On this day in 1935, American pilot Amelia Earhart completed the first solo flight from Hawaii to California. The same route had claimed the lives of several pilots during the 1927 Dole Air Race, but for Amelia, the long lonely ride presented little challenge. She even listened to “the broadcast of the Metropolitan Opera from New York” as she cruised towards Oakland, and touched down safely having experienced no technical difficulties. For Earhart, breaking new ground was almost a routine at this point.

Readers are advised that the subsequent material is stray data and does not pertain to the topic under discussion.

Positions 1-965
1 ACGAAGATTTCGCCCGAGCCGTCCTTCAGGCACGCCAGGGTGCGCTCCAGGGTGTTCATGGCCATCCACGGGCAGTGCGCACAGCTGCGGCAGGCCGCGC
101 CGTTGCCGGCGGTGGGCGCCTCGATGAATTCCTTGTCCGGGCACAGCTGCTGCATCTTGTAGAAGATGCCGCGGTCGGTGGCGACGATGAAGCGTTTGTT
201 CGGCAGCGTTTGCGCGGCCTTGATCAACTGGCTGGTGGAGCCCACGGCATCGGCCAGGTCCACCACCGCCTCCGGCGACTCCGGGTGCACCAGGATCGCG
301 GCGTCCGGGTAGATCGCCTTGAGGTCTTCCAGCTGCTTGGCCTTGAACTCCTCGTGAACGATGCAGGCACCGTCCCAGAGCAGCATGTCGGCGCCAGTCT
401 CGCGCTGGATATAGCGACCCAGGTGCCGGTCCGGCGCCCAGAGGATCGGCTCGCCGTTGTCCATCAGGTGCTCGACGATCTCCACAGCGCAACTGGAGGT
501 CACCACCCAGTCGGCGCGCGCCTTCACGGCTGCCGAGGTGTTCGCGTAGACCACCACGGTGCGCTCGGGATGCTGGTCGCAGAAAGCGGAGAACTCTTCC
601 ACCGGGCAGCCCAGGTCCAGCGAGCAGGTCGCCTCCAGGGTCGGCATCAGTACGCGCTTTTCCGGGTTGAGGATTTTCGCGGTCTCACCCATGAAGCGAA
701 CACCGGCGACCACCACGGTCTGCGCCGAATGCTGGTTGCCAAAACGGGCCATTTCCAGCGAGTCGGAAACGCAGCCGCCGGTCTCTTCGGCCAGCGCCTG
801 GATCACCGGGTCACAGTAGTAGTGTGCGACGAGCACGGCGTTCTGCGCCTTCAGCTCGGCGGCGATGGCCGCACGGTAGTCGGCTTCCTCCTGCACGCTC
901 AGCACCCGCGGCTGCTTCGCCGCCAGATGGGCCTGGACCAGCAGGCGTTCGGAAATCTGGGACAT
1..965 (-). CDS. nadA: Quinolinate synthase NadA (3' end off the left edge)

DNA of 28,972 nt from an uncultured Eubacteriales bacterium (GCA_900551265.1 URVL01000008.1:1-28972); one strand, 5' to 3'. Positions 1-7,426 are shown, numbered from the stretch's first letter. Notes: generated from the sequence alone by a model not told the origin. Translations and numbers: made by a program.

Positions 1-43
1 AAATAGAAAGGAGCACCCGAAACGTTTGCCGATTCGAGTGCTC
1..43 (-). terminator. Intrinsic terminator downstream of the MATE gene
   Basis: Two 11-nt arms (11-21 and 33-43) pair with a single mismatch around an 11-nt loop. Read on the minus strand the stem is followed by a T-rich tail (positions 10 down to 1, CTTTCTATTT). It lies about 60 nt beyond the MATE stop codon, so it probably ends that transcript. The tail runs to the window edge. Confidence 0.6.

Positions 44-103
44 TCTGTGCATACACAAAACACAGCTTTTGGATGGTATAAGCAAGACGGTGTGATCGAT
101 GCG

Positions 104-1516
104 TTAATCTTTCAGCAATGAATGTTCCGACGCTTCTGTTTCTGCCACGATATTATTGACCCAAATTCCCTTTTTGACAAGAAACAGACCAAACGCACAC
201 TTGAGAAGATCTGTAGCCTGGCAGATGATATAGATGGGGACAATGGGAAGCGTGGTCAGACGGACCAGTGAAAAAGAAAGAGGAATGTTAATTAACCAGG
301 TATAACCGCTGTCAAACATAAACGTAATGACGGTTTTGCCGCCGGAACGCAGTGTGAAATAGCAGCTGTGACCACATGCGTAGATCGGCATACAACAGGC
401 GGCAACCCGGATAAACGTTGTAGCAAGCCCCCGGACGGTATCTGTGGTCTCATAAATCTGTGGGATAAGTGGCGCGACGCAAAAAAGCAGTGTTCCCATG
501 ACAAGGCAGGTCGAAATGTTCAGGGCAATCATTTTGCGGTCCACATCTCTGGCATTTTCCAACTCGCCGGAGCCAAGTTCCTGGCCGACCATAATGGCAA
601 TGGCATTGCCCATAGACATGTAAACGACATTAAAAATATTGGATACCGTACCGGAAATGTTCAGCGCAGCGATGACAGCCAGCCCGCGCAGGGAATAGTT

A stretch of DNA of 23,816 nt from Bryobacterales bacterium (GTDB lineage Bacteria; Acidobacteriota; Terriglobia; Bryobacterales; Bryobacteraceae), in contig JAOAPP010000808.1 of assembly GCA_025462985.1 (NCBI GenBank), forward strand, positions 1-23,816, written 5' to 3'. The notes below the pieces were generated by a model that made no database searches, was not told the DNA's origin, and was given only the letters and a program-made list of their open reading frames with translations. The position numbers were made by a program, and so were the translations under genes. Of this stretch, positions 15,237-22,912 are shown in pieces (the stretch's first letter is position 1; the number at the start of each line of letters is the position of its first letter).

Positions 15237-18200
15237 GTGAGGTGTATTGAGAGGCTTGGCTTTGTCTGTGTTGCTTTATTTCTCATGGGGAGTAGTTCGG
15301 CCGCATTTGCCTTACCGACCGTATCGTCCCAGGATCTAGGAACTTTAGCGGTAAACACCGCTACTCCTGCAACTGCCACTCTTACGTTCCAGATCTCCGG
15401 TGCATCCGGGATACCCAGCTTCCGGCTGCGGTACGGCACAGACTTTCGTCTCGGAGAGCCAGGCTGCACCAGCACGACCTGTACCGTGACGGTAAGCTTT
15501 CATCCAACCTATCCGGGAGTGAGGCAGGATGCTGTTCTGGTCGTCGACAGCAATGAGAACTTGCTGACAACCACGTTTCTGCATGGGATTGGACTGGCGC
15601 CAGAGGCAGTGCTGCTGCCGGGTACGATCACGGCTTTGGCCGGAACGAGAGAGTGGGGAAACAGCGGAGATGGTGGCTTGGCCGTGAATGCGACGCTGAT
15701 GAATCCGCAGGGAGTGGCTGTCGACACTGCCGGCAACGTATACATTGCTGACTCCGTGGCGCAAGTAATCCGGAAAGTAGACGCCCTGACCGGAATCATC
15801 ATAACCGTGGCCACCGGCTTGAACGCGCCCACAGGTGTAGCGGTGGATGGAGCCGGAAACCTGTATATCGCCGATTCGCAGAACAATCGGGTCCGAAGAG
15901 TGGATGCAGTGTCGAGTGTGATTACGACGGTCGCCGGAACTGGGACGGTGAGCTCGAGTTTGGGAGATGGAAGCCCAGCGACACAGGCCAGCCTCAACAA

Amelia Earhart was born into a very wealthy family in 1897. Despite her privilege – which would have guaranteed an easy and comfortable life – Earhart sought out challenges and opportunities to help others, and, in the aftermath of WWI, worked in a hospital for returning soldiers in Toronto. In 1932, she became the first woman to fly solo across the Atlantic. Beginning in 1935, she lectured at Purdue university and worked as a career counsellor for women. She was politically engaged as well, supporting the controversial Equal Rights Amendments, an effort to guarantee equal rights for women at all levels. At the young age of 39, however, Earhart and her copilot Fred Noonan were killed when attempting a circumnavigation of the globe. Their bodies were never recovered, but Earhart’s legacy as a groundbreaking pilot lives on.